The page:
Socialist Campaign Group

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The Socialist Campaign Group of Labour MPs often known as The Campaign Group is a left-wing, democratic socialist grouping of Labour Party Members of Parliament in the House of Commons of the United Kingdom. It was formed in December 1982 as an alternative Parliamentary left-wing group to the Tribune Group.[1] The Campaign Group, as it is commonly known, is often considered on the hard left of the Labour Party[2] and has been highly critical of New Labour.

Before 2017 the Campaign Group was only open to backbench MPs, this was reformed to allow all Member of Parliament to be members but restricted office holders to non-Cabinet/Shadow Cabinet members. It maintains close links with Momentum and other left wing campaign groups within and outside of the party.

Current members[edit]

Former members[edit]

Founding members[edit]

Deceased[edit]

The following died while still serving in Parliament:

Left Parliament[edit]

These members left Parliament voluntarily, either to retire or for new opportunities elsewhere:

Constituencies abolished[edit]

These members left the Commons in 1983 following the abolition of their constituencies as a result of redrawing of boundaries:

Lost seat in general election[edit]

These members lost their seats in general elections:

Expelled[edit]

The following members were expelled from the Labour Party:

Deselected[edit]

The following members were deselected by their Constituency Labour Parties:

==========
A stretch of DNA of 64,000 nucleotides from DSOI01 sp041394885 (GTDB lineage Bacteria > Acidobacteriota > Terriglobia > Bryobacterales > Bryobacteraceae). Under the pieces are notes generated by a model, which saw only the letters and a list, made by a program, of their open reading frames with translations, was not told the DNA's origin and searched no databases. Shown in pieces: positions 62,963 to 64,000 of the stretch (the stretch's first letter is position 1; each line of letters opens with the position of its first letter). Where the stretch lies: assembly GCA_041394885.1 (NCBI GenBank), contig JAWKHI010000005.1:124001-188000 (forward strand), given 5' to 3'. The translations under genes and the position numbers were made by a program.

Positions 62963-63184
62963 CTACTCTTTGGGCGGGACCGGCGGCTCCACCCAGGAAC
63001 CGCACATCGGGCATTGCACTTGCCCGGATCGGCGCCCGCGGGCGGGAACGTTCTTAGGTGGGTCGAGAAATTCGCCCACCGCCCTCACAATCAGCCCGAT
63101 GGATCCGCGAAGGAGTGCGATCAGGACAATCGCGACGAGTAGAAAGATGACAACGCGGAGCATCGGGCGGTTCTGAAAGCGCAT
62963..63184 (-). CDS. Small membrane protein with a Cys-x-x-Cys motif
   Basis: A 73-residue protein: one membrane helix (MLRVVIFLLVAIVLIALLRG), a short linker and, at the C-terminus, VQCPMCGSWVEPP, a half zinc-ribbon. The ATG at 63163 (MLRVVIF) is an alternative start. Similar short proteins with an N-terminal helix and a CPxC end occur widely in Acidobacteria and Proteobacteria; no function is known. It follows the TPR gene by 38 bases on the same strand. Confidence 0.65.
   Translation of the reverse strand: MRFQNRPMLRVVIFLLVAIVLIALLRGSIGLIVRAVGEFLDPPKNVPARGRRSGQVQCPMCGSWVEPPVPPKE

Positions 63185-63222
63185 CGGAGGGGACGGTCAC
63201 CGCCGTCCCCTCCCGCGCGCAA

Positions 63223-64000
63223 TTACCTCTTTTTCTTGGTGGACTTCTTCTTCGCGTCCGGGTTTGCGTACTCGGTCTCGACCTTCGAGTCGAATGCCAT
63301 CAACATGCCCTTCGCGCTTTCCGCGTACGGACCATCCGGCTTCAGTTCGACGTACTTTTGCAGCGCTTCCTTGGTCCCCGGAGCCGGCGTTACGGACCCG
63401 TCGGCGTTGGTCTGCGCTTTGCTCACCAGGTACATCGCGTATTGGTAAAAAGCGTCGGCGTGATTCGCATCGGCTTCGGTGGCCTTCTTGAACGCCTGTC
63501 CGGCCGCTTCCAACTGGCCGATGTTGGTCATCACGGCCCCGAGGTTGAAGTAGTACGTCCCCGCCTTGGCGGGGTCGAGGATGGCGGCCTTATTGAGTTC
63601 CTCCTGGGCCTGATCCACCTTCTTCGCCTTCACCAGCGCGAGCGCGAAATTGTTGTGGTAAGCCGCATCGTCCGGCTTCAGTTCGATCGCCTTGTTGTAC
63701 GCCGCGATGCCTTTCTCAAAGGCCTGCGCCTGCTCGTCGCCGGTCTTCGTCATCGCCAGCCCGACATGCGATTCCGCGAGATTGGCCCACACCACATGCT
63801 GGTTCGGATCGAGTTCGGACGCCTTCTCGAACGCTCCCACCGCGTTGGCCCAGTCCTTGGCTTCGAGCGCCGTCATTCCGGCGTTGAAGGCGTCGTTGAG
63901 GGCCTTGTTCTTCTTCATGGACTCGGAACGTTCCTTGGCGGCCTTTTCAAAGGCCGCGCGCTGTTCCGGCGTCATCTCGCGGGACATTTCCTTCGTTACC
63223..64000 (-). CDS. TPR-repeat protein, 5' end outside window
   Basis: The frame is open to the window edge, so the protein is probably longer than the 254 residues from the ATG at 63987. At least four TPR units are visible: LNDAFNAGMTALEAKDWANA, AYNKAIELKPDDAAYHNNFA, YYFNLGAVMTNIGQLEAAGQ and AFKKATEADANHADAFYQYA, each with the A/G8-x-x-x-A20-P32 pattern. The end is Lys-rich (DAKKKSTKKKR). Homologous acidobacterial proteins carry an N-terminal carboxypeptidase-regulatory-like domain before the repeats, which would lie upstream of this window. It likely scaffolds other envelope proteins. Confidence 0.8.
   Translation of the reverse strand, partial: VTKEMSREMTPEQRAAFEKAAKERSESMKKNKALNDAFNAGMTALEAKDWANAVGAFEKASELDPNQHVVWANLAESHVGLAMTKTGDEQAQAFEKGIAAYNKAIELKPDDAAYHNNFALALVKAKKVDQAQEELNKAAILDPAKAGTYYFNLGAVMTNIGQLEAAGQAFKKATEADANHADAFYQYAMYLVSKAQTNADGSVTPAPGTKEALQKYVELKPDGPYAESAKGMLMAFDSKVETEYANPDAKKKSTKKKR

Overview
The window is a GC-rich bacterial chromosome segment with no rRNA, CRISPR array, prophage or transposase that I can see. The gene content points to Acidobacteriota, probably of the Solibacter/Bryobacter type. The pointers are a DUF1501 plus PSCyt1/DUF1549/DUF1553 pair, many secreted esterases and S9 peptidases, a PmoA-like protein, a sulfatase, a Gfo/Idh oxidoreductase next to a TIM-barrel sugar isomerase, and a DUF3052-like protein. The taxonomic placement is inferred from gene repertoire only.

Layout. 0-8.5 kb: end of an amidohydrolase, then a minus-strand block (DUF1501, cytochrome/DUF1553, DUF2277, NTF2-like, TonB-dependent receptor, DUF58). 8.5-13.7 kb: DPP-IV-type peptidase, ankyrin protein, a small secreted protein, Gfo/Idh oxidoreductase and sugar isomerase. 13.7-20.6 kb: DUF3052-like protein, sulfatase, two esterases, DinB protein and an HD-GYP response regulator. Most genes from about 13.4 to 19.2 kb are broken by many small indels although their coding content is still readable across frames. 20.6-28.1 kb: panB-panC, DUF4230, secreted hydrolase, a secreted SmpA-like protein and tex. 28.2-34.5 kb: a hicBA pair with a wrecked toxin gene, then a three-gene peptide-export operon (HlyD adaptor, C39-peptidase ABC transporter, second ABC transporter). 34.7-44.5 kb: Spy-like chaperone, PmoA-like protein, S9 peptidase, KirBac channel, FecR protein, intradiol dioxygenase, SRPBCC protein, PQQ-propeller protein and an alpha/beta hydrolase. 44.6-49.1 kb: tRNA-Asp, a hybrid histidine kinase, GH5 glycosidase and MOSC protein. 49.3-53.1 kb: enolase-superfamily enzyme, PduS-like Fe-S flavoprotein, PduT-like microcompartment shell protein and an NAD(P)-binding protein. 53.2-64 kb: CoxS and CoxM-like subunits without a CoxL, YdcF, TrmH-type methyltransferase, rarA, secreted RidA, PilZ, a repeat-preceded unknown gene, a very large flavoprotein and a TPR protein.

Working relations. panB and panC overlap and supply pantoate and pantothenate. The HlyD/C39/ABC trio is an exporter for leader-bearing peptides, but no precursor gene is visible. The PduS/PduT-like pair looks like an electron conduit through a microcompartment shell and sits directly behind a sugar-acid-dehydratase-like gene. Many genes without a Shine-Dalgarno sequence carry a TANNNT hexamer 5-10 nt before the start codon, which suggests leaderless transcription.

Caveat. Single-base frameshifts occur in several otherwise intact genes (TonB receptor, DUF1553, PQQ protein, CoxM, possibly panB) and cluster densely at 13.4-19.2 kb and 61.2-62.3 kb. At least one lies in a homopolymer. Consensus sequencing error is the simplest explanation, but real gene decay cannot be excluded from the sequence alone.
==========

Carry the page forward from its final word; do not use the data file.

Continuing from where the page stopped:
Defected[edit]

In 2005 Brian Sedgemore resigned the Labour Party whip and defected to the Liberal Democrats.

Resigned[edit]

The following members resigned their membership of the Campaign Group in 1985 in a show of support for Neil Kinnock's reforms:

The following members resigned their membership of the Campaign Group in 1988 in protest at Tony Benn's decision to challenge Neil Kinnock for the Labour leadership that year:

The following members resigned their membership of the Campaign Group at various points in time when they became front bench spokespersons or members of the government, which was seen as incompatible with membership of the Campaign Group until 2017:

The following members resigned their membership of the Campaign Group for other reasons:

References[edit]

  1. ^ Patrick Seyd, The Rise and Fall of the Labour Left (1987). London: Macmillan.
  2. ^ McDonnell, John (23 July 2007). "Campaign Group's popular policies". The Guardian. Retrieved 24 October 2015. 
  3. ^ Patrick Seyd, The Rise and Fall of the Labour Left (1987), p. 222. London: Macmillan.